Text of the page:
Targeting application technology helps cut pesticide waste and drift in orchards
By Renee Stern
Nut and tree-fruit growers can simultaneously reduce pesticide application waste and lessen environmental impacts with tree-targeting technology.
Sensors and computer controls that open and close sprayer nozzles direct pesticides at their intended target: the tree canopy. The technology is available on new machines, or growers can retrofit older sprayers.
Durand-Wayland Inc.'s SmartSpray sees its targets with the help of waterproof ultrasonic sensors, emitting sound waves and measuring reflected signals to build a picture of tree rows as the tractor drives between them, says Rick Cordero, sales director at the LaGrange, Ga., company. Researchers also are exploring laser and infrared sensors.
"The more you spray and the more expensive your spray materials are, the quicker you earn (the equipment investment) back," says Franz Niederholzer, University of California Cooperative Extension farm advisor for Yuba and Sutter counties.
Cutting the amount of material sprayed doesn't change overall results, Niederholzer says. Sprayers deposit the required amount where it's most effective, reducing waste.
Savings versus costs
Chemical savings vary, depending on how uniform the targeted blocks are.
Storm damage had left holes in his apple orchard when Mike Wittenbach, co-owner of Wittenbach Orchard of Belding, Mich., first tried targeted sprayers. He used 25 percent less pesticide that year, but as replacement trees have grown, those savings now average 10 percent.
Wittenbach runs two targeted sprayers on 225 acres of apples. "I spend $100,000 a year on foliar applications," he says. "Ten percent is a two-year payoff."
Durand-Wayland's basic six-sensor SmartSpray system--three sensors per side--costs $14,000 to $16,000, Cordero says. A 10-sensor model is available for tower or oscillator sprayers.
Young orchards offer even greater savings potential, says Steven Mendonca, chief financial officer at Mendonca Orchards Inc. of Chico, Calif. Small trees that haven't filled out their 15-foot spacing require much less spray coverage, saving as much as 90 percent.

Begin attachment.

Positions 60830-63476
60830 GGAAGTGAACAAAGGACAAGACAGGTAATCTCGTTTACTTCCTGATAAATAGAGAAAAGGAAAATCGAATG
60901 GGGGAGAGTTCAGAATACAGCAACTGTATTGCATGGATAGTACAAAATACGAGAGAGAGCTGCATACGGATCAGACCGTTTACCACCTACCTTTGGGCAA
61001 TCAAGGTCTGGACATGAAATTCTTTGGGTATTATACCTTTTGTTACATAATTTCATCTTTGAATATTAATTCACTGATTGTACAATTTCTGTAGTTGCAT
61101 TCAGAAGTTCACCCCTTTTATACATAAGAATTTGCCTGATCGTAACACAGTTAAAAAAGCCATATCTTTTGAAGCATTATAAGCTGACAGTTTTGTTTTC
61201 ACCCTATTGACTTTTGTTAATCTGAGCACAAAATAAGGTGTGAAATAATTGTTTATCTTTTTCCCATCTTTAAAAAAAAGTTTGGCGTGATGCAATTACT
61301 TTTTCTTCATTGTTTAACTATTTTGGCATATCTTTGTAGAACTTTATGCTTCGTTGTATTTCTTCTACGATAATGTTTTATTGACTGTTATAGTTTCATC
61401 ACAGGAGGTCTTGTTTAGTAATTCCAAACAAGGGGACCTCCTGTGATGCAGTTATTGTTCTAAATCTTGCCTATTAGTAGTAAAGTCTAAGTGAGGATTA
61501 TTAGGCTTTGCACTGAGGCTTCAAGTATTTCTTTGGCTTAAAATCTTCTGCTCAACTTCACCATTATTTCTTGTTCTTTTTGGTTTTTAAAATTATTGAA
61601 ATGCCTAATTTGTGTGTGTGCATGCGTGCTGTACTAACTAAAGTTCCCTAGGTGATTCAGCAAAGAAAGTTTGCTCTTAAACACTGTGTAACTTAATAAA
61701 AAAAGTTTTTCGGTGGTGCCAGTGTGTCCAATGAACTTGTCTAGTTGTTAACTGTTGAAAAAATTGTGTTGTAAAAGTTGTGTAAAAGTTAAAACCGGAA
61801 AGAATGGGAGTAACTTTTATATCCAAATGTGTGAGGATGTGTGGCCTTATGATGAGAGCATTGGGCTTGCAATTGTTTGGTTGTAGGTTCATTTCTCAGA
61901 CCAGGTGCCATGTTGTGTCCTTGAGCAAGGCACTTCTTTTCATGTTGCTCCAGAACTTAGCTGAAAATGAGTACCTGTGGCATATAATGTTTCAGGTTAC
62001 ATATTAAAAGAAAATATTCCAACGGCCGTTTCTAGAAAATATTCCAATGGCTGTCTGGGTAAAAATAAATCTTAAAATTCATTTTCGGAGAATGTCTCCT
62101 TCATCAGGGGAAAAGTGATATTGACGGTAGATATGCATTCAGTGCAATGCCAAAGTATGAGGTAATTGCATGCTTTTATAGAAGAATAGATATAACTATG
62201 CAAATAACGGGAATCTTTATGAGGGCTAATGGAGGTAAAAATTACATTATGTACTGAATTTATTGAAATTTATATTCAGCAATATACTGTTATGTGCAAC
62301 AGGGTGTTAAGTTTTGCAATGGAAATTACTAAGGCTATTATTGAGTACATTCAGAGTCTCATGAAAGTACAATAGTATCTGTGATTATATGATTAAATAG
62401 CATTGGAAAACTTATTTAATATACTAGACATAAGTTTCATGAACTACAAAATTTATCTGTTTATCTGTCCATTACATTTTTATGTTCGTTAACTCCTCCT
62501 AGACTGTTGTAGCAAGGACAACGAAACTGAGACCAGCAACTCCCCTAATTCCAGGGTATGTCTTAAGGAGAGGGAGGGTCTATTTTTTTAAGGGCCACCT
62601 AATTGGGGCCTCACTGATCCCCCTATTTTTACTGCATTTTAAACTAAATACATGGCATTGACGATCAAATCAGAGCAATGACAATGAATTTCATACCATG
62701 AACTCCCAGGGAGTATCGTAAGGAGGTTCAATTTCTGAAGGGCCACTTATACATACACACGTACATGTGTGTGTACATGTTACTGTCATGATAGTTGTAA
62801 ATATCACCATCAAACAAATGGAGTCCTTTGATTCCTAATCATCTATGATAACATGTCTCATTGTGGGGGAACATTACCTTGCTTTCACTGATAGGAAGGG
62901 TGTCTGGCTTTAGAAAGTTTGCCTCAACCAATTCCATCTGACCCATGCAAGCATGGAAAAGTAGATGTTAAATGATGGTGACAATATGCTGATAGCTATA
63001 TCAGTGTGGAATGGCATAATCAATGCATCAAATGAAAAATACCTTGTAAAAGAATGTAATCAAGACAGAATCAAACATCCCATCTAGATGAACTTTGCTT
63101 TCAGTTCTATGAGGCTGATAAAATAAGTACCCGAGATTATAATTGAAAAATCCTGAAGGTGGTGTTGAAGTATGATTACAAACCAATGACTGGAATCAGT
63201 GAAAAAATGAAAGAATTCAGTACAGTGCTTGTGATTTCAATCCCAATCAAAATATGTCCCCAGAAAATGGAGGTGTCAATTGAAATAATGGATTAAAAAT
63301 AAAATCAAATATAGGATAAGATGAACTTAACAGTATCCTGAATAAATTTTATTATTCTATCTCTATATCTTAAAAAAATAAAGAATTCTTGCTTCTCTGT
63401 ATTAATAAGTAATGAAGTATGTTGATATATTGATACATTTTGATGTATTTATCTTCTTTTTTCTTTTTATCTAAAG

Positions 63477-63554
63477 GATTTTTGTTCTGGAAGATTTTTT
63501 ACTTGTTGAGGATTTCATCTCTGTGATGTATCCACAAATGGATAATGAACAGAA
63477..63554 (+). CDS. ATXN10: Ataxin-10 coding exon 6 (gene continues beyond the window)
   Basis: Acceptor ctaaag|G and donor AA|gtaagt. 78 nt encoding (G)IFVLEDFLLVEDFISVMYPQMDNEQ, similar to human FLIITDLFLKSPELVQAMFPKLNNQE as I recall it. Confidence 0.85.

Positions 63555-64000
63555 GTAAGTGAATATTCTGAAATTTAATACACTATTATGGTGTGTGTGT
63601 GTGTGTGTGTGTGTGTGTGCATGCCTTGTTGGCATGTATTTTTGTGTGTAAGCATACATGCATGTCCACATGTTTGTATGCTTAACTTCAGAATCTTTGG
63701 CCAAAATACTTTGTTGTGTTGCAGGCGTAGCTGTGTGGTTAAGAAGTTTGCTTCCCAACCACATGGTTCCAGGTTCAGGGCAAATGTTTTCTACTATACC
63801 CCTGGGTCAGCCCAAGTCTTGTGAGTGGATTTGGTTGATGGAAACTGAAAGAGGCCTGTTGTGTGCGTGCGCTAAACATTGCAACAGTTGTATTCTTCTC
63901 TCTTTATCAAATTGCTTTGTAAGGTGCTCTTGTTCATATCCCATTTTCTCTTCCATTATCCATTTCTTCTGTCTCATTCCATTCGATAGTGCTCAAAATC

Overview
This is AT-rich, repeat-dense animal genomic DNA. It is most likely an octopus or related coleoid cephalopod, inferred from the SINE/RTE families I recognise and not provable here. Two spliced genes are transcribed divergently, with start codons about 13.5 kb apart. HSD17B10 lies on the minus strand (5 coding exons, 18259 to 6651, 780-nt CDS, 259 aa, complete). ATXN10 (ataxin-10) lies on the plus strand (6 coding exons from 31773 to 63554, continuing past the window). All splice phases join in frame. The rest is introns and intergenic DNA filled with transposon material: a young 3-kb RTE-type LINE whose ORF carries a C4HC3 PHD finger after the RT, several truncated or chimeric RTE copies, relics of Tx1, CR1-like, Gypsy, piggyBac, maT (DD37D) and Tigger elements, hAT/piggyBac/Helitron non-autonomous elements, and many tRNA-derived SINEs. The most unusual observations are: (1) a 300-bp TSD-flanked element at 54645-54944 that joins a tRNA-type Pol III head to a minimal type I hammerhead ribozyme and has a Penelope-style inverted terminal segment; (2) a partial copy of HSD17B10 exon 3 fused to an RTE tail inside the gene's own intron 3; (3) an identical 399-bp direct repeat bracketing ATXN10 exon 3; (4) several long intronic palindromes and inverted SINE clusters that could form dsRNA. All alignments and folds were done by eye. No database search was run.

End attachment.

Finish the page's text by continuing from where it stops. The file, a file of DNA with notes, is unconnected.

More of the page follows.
Tightly planted orchards with no missing trees, on the other hand, may produce only a 5 percent reduction. Mendonca's operation, with 500 acres of almonds and 40 acres of walnuts, averages 25 percent savings with two sprayers.
More than cutting pesticide costs
Reduced pesticide costs are the main draw, but both Mendonca and Wittenbach say they also gain time and labor efficiency from making each spray load go further.
Focused sprays help cut pesticide drift and ground and water contamination as concern grows over farm neighbors and waterway buffer zones.
"The first step in reducing drift is targeting the tree," Niederholzer says.
Keeping pesticides on target also aids worker safety, he says.
Building a better targeted sprayer
Researchers are focusing on ways to make targeted sprayers even more efficient. Current sensing technology determines the presence or absence of a tree canopy and opens and closes spray nozzles accordingly. An improvement over continuous spraying, it's still a rough measure, says Masoud Salyani, professor of agricultural and biological engineering at the University of
Florida's Citrus Research and Education Center in Lake Alfred.
Because orchards and groves contain a wide range of canopy structures, customizing spray patterns to individual trees would create still more gains, Salyani says.
Ultrasonic signals fan out with distance, reducing precision at the far edges. Laser sensors emit nonspreading signals that travel faster and generate plenty of data for more precise calculations of tree characteristics, he says.
Salyani and his colleagues are developing a laser-based system that will detect not only canopy presence and size, but also density. A thick, tight canopy intercepts more spray material than a loose or dead canopy, with noticeable differences in drift.
Cordero says Durand-Wayland is switching to tracking sprayer locations with global positioning system units, which could lead to pinpointing spray treatments for specific problems to individual trees. The company's SmartSpray equipment currently uses radar tracking.
Other improvements in development would alter application rates for canopy density or growth stage during the season, he says.
Targeting technology does have limitations, particularly speed, Salyani says. The faster the sprayer runs through the block, the greater the savings, but driving too fast can create spotty coverage from outrunning sensor processing and bouncing over uneven terrain. About 3 miles per hour is the limit of current technology, he says.
Regularly calibrate sprayer for best results
SmartSpray sensors are placed in line with spray nozzles for tight tracking, Cordero says.
Regular calibration will help avoid unintended discharges or shutdowns, Salyani says. He recommends calibrating at least once per season, but especially after such system adjustments as replacing nozzles or switching between light and dense spray materials.
Field conditions, such as muddy ground during dormant applications, sometimes hinder operations, Niederholzer says.
"You're using high tech in a low-tech situation, but it's not the fault of the technology," he says.
Wittenbach agrees: "Any time you put a computer in a farm environment, stuff happens.”
If sensors or controllers malfunction, the machine reverts to manual broadcast spraying.
Growers should have someone within their operation who's comfortable with technologyand work with a dealer who provides speedy service when needed, Wittenbach and Mendonca say.
"Don't be afraid to work with it," Cordero says. "It's a tool and can be refined or adjusted to local conditions."